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Immediate Value of Sustainability

We picture a world where people can live and work in healthy, thriving, productive spaces that are also good for the planet.  In the modern world, we spend 90% of our time indoors; buildings are people’s living and working environments and they deeply affect people’s satisfaction, health, and work performance (1,2,3,4). 

 

It is essential that buildings have an optimal environment with the freshest air, enjoyable natural lighting and views, and balanced thermal comfort.  These three features are important benefits of a green building and they are essential to incorporate in an energy retrofit or design/build project because they have the largest positive impact on people’s lives as well as a company’s profits (1,3,5,6).

Common Green Practices

Over the last twenty years, companies have mostly approached environmental sustainability as a form of risk management in preparation for the future of energy as well as a source of positive public relations and corporate reputation (7).  Some companies that are sustainability leaders view going green as a core part of their business growth (7).  However, these companies have mostly focused on reducing waste, in-house recycling, and reducing energy, as well as investing in R&D for new green products (7). 

However, we would suggest that many of these common green practices are not the “low hanging fruit” for sustainability.  As an example, installing solar panels on a business’s roof is a good investment but has limited immediate value and moderately long payback periods, and thus it is not the most attractive sustainable solution.  Solar panels today typically cost less per square meter than a glass window.  The reason for this is that glass windows are something people value more than solar panels.  While solar panels are unseen on a business’s roof, windows bring immediate value to a business.  

Immediate Value

Businesses need to consider how sustainability initiatives and energy retrofits will boost corporate profits in the next five years and whether the payback period justifies the upfront costs.  We suggest that businesses incorporate sustainable features that offer immediate benefits to their company by energizing their workforce and boosting sales.

Revisiting the previous example, high-quality windows can reduce moisture and mold, provide healthy natural light, and give the best thermal comfort, which all positively effect the bottom line of a business.  It is well understood today that an office with no windows and poor-quality fluorescent lighting will struggle retaining employees (1,5).  And now there is also clear research that shows that natural daylighting reduces employee sick days and provides a large boost in employee productivity at the office (1,4,5).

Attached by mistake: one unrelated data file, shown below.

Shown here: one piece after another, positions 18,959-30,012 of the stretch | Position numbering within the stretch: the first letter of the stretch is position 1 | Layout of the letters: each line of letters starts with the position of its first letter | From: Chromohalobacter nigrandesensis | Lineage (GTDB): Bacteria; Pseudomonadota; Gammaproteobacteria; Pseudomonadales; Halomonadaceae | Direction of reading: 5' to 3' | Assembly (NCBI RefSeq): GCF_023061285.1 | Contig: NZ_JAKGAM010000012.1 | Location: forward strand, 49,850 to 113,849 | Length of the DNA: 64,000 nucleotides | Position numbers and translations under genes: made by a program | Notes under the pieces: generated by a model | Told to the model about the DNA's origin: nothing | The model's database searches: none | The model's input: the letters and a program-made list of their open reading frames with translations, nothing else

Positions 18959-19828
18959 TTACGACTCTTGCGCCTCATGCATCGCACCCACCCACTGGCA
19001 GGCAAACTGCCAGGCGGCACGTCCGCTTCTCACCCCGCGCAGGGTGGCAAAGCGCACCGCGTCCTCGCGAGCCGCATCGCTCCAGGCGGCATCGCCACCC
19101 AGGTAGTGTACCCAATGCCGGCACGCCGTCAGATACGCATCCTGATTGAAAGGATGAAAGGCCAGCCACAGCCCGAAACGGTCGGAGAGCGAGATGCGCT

However, covering buildings with floor-to-ceiling windows comes with durability issues and poor energy efficiency.  And in a retrofit, it is difficult or expensive to knock down walls and add windows, which comes with more environmental sustainability problems. But there are natural lighting solutions such as tubular skylights, which pipe daylight into offices, that can greatly reduce energy usage while boosting employee productivity.  With these types of smart energy solutions, businesses can provide immediate improvements in employee productivity while protecting the environment and saving energy as value-added benefits.  

New Emerging Energy Future

From our research we’ve discovered three features of a green building that can provide immediate value as well as energy and environmental benefits: indoor air quality systems, daylighting and automated lighting systems, and building systems that improve thermal comfort.  These value-added solutions for sustainability are the “low hanging fruit” that a smart and proactive business can pursue in the New Emerging Energy Future. 

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References
  1. Terrapin Green (2012). The Economics of Biophilia: Why designing with nature in mind makes financial sense. 40pp. 

  2. Allen, J. G., MacNaughton, P., Satish, U., Santanam, S., Vallarino, J., & Spengler, J. D. (2015). Associations of cognitive function scores with carbon dioxide, ventilation, and volatile organic compound exposures in office workers: a controlled exposure study of green and conventional office environments. Environmental health perspectives, 124(6), 805-812. 

  3. MacNaughton, P., Pegues, J., Satish, U., Santanam, S., Spengler, J., & Allen, J. (2015). Economic, environmental and health implications of enhanced ventilation in office buildings. International journal of environmental research and public health, 12(11), 14709-14722. 

  4. MacNaughton, P., Satish, U., Laurent, J. G. C., Flanigan, S., Vallarino, J., Coull, B., ... & Allen, J. G. (2017). The impact of working in a green certified building on cognitive function and health. Building and environment, 114, 178-186.  

  5. Al Horr, Y., Arif, M., Kaushik, A., Mazroei, A., Katafygiotou, M., & Elsarrag, E. (2016). Occupant productivity and office indoor environment quality: A review of the literature. Building and environment, 105, 369-389.

  6. Loftness, V., Hartkopf, V., Gurtekin, B., Hua, Y., Qu, M., Snyder, M., ... & Yang, X. (2001). Building Investment Decisions Support (BIDS). ABSIC Research, 2002. 

  7. Bonini, S., & Görner, S. (2011).  McKinsey Global Survey results: The business of sustainability.  McKinsey & Company 2011.